Drought in Europe hits France for the fifth time in eight years

KANSAS CITY — Blame it on long-term weather cycles, climate change, or just plain bad luck, Western Europe is suffering from a severe drought centered in France. The latest Vegetative Health Index (VHI) suggests that the summer of 2022 will be the fifth time in eight years in which the country has suffered a mid-summer drought affecting production. France is not alone in this year’s drought and relief will come slowly.

The drought has not only affected France, but also parts of Germany, the United Kingdom, Belgium, the Netherlands and Spain. Some would argue that the drought is affecting an even larger part of the continent. Soil moisture in southeastern countries is as poor or poorer than that of France, although the VHI for this part of the continent does not reflect much impact on grain or oilseed production – from least not yet.

France has been at the center of the interests of European agriculture since the heat wave in early July hit the country and many neighboring regions. This heat wave sent temperatures to 104.5°F as far north as east-central England and over 100°F in western Germany. The heat also affected the heart of France and resulted from months of low rainfall allowing the ground and air to dry out. As the air dried out, temperatures were able to swing wildly whenever cool, warm air masses moved in and out of the country.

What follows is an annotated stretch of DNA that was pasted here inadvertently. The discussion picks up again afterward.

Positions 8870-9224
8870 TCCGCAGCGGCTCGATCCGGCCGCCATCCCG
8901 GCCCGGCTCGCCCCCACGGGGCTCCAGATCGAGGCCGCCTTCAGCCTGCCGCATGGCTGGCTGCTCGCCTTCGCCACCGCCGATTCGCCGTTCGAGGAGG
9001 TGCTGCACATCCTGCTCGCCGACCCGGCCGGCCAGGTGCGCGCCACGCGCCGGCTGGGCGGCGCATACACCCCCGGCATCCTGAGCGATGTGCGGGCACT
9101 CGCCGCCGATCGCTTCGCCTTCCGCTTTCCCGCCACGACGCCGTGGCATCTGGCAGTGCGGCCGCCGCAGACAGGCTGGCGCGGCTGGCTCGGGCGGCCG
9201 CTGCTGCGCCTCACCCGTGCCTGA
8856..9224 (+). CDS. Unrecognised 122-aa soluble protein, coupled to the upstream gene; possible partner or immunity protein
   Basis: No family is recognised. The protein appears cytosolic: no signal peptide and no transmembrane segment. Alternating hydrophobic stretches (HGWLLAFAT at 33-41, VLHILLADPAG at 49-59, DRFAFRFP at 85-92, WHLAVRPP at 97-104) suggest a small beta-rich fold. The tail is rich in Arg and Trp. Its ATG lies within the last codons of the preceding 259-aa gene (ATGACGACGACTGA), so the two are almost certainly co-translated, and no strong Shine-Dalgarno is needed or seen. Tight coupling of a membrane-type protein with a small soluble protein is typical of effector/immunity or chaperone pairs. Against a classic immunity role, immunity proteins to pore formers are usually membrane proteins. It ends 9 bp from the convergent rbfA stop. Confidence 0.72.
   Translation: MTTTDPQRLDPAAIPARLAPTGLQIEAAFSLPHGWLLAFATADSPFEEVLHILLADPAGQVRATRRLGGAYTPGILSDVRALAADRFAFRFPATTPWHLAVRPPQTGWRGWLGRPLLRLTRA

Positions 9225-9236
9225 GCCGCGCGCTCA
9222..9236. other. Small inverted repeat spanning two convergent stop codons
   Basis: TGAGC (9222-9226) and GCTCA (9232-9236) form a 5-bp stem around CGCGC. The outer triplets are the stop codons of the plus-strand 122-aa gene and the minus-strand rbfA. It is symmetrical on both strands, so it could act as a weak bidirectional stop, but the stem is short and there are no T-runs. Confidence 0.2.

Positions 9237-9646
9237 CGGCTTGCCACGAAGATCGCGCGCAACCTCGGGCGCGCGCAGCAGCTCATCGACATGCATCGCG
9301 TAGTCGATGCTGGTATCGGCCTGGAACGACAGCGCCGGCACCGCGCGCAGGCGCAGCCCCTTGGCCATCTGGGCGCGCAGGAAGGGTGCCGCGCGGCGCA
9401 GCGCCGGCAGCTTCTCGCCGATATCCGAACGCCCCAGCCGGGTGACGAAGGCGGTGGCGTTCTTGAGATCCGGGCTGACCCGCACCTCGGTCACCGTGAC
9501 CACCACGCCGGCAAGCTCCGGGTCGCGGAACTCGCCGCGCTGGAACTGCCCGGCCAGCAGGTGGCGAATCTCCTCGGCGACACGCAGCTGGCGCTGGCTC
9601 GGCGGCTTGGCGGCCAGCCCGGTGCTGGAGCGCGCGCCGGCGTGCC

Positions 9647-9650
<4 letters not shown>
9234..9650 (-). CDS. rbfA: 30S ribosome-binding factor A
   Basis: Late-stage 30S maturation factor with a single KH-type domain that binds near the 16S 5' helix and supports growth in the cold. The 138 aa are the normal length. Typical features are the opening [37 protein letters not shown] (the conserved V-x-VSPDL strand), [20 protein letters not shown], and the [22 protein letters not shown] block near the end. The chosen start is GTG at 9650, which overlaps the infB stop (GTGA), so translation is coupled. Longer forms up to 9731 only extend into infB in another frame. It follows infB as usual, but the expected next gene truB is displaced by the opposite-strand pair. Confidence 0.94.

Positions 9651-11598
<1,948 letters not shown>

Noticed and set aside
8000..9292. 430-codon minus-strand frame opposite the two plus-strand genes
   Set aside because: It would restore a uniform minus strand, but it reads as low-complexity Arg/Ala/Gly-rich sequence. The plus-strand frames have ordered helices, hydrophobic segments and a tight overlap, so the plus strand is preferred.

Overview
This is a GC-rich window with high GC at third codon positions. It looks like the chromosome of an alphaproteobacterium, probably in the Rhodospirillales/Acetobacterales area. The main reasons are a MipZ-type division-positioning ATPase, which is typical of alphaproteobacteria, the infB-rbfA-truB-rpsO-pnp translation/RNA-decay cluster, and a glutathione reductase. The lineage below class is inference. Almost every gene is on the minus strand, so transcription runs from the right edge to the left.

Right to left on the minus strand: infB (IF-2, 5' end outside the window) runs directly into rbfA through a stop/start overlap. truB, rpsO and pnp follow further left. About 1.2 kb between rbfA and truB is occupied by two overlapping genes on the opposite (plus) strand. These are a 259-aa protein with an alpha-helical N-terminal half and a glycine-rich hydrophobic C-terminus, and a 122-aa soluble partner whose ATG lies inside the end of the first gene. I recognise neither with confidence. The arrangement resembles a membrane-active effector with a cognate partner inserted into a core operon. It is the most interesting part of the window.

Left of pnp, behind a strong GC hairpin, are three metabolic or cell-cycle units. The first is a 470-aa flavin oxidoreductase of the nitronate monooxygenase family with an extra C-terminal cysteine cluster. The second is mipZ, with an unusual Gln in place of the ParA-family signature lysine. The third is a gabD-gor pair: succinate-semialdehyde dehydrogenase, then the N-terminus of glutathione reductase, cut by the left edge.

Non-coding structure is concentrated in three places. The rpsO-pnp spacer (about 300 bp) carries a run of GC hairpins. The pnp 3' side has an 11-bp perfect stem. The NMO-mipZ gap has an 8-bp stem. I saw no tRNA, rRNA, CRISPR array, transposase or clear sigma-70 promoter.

Much of Europe was drier than usual in March, and it was the first significant dry month of the growing season, but drought and drought reports were already being received in February due to a winter with little rain. May was also drier than usual, although April was a month of improved humidity in some areas and helped to minimize concerns about the March drought. April rain was better, but not enough to fully restore soil moisture to normal. Then May arrived and reduced rainfall as temperatures favored warm across much of the continent, with France reporting its first month of significantly below average rainfall.